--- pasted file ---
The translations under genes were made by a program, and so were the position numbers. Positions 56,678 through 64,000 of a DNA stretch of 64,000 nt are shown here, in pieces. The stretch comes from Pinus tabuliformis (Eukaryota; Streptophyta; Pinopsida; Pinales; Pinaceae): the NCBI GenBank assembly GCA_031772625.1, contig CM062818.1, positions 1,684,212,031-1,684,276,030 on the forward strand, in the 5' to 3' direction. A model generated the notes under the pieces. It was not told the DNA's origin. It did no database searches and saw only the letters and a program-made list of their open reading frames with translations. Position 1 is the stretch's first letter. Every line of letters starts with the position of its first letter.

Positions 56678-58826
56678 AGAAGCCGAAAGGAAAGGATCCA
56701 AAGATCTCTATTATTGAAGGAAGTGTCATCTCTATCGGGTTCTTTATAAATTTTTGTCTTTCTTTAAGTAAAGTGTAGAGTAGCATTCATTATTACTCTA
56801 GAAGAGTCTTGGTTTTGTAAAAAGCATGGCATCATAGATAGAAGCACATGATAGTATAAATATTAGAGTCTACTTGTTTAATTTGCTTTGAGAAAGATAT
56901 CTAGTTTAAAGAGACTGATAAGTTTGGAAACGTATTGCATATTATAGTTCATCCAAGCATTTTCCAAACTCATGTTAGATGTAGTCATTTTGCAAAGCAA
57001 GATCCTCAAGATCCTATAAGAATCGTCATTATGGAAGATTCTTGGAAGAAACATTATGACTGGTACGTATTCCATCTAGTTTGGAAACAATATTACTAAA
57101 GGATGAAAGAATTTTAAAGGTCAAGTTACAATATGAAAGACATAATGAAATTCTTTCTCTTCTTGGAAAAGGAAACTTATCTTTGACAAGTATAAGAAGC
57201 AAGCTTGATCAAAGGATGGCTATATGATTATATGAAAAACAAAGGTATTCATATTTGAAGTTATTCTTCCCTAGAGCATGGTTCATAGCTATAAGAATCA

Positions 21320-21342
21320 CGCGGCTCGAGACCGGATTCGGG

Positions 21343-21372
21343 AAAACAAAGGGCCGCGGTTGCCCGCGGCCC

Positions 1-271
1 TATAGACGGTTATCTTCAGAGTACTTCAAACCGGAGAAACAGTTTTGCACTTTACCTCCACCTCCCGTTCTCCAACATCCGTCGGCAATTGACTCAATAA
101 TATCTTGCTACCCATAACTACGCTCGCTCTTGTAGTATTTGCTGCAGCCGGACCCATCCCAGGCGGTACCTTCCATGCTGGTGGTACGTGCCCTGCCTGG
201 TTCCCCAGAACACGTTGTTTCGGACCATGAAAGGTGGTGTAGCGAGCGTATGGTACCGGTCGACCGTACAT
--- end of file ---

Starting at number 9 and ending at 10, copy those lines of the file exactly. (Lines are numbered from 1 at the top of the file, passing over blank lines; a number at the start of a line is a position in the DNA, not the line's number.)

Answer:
57201 AAGCTTGATCAAAGGATGGCTATATGATTATATGAAAAACAAAGGTATTCATATTTGAAGTTATTCTTCCCTAGAGCATGGTTCATAGCTATAAGAATCA

Positions 21320-21342